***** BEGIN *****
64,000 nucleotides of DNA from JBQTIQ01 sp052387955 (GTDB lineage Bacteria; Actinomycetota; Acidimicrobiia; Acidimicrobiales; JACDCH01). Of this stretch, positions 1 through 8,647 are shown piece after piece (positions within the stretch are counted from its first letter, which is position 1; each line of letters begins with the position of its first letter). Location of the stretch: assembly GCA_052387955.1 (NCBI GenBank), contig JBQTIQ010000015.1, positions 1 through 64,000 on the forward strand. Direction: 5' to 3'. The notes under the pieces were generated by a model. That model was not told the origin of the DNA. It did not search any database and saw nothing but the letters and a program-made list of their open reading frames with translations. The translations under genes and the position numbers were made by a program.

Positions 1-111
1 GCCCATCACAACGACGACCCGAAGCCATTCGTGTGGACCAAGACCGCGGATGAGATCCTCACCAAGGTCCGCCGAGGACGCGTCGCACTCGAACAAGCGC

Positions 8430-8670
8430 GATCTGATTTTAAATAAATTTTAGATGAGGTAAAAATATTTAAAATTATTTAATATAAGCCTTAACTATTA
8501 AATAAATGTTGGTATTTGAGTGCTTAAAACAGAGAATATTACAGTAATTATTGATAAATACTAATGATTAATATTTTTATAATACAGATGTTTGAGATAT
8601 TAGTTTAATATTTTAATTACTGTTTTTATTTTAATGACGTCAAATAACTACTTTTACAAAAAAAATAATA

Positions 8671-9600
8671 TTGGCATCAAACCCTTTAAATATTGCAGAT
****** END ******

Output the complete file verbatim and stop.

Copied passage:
64,000 nucleotides of DNA from JBQTIQ01 sp052387955 (GTDB lineage Bacteria; Actinomycetota; Acidimicrobiia; Acidimicrobiales; JACDCH01). Of this stretch, positions 1 through 8,647 are shown piece after piece (positions within the stretch are counted from its first letter, which is position 1; each line of letters begins with the position of its first letter). Location of the stretch: assembly GCA_052387955.1 (NCBI GenBank), contig JBQTIQ010000015.1, positions 1 through 64,000 on the forward strand. Direction: 5' to 3'. The notes under the pieces were generated by a model. That model was not told the origin of the DNA. It did not search any database and saw nothing but the letters and a program-made list of their open reading frames with translations. The translations under genes and the position numbers were made by a program.

Positions 1-111
1 GCCCATCACAACGACGACCCGAAGCCATTCGTGTGGACCAAGACCGCGGATGAGATCCTCACCAAGGTCCGCCGAGGACGCGTCGCACTCGAACAAGCGC

Positions 8430-8670
8430 GATCTGATTTTAAATAAATTTTAGATGAGGTAAAAATATTTAAAATTATTTAATATAAGCCTTAACTATTA
8501 AATAAATGTTGGTATTTGAGTGCTTAAAACAGAGAATATTACAGTAATTATTGATAAATACTAATGATTAATATTTTTATAATACAGATGTTTGAGATAT
8601 TAGTTTAATATTTTAATTACTGTTTTTATTTTAATGACGTCAAATAACTACTTTTACAAAAAAAATAATA

Positions 8671-9600
8671 TTGGCATCAAACCCTTTAAATATTGCAGAT